- A blood pressure medication that counteracts declining estrogen levels in the brain involved in hot flashes. May decrease their intensity.
- Can cause side effects like dizziness, dry mouth, and constipation.
- Mixed evidence on effectiveness. They are considered second-line treatment.
Discuss all medical options thoroughly with your healthcare provider based on your symptom severity and health history. Prescription therapies provide the strongest relief of hot flashes, but hormones especially must be used cautiously after weighing potential risks.
Lifestyle Changes and Natural Remedies for Hot Flashes
Many women also seek to find relief from hot flashes through home remedies and lifestyle adjustments. These strategies may help ease milder symptoms:
- Keep the core body cool – wear light layers, use fans, lower room thermostat, and avoid spicy foods.
- Stay hydrated – drink adequate water and fluids like herbal tea. Dehydration worsens hot flashes.
- Reduce alcohol intake– alcohol is a common hot flash trigger.
- Learn calming techniques – paced breathing, yoga, and mindfulness meditation can reduce hot flash intensity. Managing stress is key.
- Exercise regularly – 30 minutes per day, ideally in a cool environment. It helps regulate hormones and body temperature. Yoga and tai chi are especially beneficial.
- Acupuncture – shown to reduce hot flash frequency and intensity in some women.
- Keep a symptom diary – note timing, triggers, and severity to identify patterns.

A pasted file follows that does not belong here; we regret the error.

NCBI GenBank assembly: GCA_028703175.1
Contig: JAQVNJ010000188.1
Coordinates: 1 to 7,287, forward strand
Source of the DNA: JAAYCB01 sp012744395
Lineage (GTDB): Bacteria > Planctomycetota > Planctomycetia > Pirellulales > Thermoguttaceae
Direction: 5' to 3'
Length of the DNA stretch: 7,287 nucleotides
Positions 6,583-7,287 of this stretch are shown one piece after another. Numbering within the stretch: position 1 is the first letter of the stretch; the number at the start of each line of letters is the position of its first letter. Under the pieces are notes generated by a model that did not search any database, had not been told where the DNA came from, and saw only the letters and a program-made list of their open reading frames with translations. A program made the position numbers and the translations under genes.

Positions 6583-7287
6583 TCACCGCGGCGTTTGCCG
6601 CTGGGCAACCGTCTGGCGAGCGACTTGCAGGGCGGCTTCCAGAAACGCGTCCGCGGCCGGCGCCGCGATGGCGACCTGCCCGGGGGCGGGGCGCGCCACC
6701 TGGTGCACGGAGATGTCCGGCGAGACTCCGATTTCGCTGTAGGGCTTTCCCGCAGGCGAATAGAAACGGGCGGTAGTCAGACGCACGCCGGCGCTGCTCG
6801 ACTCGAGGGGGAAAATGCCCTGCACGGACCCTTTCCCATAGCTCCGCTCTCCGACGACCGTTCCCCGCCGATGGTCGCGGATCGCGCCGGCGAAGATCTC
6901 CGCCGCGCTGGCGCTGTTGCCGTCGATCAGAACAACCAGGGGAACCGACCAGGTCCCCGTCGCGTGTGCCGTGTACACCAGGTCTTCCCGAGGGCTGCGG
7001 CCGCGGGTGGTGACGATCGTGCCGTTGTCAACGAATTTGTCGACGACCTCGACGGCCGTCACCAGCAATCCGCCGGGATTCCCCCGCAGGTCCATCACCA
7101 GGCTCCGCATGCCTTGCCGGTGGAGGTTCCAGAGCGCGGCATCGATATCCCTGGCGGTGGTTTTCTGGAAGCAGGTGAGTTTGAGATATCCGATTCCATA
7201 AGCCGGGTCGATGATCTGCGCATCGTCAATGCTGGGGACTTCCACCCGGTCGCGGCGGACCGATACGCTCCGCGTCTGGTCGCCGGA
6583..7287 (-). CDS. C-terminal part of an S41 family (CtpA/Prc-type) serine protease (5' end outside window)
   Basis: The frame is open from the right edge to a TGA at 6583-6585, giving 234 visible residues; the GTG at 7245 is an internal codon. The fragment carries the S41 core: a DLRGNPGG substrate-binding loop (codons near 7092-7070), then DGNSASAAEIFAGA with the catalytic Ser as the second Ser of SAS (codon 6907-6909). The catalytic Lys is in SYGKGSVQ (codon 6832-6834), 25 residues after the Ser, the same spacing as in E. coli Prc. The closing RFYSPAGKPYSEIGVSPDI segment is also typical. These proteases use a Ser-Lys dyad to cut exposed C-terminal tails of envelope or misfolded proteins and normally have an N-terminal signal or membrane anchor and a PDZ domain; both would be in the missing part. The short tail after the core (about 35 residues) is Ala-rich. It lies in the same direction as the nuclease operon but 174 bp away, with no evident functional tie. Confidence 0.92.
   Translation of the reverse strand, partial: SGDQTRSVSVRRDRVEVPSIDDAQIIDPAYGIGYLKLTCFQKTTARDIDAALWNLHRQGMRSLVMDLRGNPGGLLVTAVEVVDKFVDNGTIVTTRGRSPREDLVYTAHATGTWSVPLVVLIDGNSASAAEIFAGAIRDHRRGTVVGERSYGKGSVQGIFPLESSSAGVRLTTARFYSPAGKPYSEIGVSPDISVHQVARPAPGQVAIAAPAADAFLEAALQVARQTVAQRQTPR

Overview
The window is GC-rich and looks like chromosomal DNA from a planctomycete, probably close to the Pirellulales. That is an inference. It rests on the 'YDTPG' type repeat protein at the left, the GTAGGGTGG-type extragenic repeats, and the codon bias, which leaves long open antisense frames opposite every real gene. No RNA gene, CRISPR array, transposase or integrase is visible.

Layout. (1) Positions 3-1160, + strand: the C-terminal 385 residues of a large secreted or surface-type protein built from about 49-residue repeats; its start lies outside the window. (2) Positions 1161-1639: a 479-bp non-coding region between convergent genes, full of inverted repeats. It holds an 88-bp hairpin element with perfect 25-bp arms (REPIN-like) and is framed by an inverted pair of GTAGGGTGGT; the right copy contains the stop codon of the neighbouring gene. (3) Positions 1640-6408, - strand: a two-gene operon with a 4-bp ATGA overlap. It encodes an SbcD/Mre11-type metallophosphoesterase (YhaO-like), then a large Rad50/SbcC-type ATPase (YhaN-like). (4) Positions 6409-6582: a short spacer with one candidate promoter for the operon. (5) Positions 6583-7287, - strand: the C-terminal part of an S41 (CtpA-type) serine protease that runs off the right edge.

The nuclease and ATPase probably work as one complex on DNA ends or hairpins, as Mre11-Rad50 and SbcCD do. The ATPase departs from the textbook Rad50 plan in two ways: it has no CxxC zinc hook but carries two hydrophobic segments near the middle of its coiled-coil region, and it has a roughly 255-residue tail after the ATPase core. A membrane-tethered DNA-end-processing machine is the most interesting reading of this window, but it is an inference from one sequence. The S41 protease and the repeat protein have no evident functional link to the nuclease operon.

- Wear moisture wicking night clothes – prevents sweating discomfort at night
- Natural supplements – soy, black cohosh, vitamin E and flaxseed have mixed evidence for relief of mild hot flashes. The effects could be more dramatic. Check with the doctor first about safety and potential interactions.
While not as fast-acting or robust as prescription treatments, home remedies and lifestyle changes may help control milder menopausal symptoms. But speak to your healthcare provider if symptoms are disrupting sleep and quality of life. More intensive treatment may be right for you. There are, thankfully, many options to explore for achieving hot flash relief.
Questions to Ask your Doctor about Hot Flashes:
- Is hormone therapy a safe option for me based on my health history?
- What dose and formulation of hormones do you recommend – pill, patch, gel?
- How long should I take hormone therapy – months, years?
- Should hormone therapy be continuous or cyclic each month?
- What are the risks and side effects I should watch for?
- Would an antidepressant be better for me than hormones?
- Do herbs like black cohosh actually help hot flashes? Are they safe?
- Will my symptoms likely improve on their own with time?
- What lifestyle changes do you recommend alongside treatment?
- When should I follow up with you – days, weeks, months?
Do not hesitate to discuss all your hot flash concerns and questions with your healthcare provider. There are many individualized treatment options to provide symptom relief and help you feel like yourself again.